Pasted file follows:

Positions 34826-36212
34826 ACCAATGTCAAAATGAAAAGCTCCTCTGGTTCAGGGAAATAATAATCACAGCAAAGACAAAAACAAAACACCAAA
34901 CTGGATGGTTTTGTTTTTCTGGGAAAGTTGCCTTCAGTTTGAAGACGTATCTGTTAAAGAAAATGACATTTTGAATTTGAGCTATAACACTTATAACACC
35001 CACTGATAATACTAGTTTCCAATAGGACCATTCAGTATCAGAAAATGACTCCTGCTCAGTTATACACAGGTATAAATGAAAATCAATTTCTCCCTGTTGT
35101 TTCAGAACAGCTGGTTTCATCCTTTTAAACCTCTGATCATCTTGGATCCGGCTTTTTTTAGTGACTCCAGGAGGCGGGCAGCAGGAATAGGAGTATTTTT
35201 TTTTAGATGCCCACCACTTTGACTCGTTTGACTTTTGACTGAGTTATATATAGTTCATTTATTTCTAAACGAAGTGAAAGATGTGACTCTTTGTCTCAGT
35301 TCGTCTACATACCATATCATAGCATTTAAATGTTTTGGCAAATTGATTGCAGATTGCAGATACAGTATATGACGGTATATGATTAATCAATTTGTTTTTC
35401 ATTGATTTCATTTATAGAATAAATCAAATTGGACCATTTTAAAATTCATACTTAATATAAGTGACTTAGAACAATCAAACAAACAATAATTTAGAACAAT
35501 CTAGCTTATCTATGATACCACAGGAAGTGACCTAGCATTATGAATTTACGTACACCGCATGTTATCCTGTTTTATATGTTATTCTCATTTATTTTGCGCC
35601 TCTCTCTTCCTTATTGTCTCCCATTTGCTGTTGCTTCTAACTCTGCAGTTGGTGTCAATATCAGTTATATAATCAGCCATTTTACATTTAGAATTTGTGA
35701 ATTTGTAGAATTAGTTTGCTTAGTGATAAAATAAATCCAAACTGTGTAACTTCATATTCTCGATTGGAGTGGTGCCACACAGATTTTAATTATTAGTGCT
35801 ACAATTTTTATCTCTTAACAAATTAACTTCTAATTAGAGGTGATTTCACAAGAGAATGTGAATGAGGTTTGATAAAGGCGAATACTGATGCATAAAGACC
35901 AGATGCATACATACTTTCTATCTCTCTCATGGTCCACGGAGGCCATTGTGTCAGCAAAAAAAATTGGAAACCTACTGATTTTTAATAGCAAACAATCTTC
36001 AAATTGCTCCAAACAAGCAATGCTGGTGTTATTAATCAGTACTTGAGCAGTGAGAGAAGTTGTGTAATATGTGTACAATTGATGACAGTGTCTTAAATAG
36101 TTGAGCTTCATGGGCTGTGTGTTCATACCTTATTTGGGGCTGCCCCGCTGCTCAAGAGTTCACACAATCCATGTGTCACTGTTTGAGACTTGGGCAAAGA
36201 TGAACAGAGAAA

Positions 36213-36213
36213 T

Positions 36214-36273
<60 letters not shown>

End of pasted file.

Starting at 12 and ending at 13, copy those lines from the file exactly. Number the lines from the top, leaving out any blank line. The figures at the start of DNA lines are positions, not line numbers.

35801 ACAATTTTTATCTCTTAACAAATTAACTTCTAATTAGAGGTGATTTCACAAGAGAATGTGAATGAGGTTTGATAAAGGCGAATACTGATGCATAAAGACC
35901 AGATGCATACATACTTTCTATCTCTCTCATGGTCCACGGAGGCCATTGTGTCAGCAAAAAAAATTGGAAACCTACTGATTTTTAATAGCAAACAATCTTC